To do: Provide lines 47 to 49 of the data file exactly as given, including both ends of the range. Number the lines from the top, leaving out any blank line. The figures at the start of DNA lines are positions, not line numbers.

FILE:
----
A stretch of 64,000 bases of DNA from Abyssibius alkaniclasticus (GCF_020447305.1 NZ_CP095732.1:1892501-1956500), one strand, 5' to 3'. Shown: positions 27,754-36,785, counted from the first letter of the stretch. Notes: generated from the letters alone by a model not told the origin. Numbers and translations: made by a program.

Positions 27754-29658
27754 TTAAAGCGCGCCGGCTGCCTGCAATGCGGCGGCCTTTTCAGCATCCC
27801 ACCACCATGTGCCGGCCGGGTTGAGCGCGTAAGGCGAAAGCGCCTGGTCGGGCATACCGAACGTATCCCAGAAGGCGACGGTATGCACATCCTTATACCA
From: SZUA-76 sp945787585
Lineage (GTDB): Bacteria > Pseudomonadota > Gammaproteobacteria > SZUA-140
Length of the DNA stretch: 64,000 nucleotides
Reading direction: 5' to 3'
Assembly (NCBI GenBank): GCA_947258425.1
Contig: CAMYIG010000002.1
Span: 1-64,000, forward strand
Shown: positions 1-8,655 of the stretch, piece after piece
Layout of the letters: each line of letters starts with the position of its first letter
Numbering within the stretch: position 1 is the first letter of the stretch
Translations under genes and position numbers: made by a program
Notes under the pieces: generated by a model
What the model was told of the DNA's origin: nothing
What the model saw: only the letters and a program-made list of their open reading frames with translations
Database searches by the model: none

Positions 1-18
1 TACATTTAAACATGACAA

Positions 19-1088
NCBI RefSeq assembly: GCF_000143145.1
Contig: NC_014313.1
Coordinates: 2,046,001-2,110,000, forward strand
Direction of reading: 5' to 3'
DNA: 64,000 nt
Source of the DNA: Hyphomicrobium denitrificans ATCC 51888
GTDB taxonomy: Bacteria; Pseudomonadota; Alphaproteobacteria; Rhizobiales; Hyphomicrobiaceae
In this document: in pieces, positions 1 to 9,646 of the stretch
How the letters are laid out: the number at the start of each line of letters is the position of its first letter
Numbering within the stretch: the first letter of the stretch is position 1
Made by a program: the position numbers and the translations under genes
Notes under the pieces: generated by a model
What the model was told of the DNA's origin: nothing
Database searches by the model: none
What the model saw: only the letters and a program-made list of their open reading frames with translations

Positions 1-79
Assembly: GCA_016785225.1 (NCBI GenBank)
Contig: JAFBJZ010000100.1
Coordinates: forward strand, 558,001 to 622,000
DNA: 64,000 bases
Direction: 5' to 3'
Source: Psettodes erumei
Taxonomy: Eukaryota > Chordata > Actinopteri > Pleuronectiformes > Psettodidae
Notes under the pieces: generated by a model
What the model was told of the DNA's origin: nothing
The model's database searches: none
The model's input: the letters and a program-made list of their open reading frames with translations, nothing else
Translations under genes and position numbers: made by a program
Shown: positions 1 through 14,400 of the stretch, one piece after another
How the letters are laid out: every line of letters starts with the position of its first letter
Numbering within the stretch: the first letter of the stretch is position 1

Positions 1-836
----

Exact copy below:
What the model was told of the DNA's origin: nothing
The model's database searches: none
The model's input: the letters and a program-made list of their open reading frames with translations, nothing else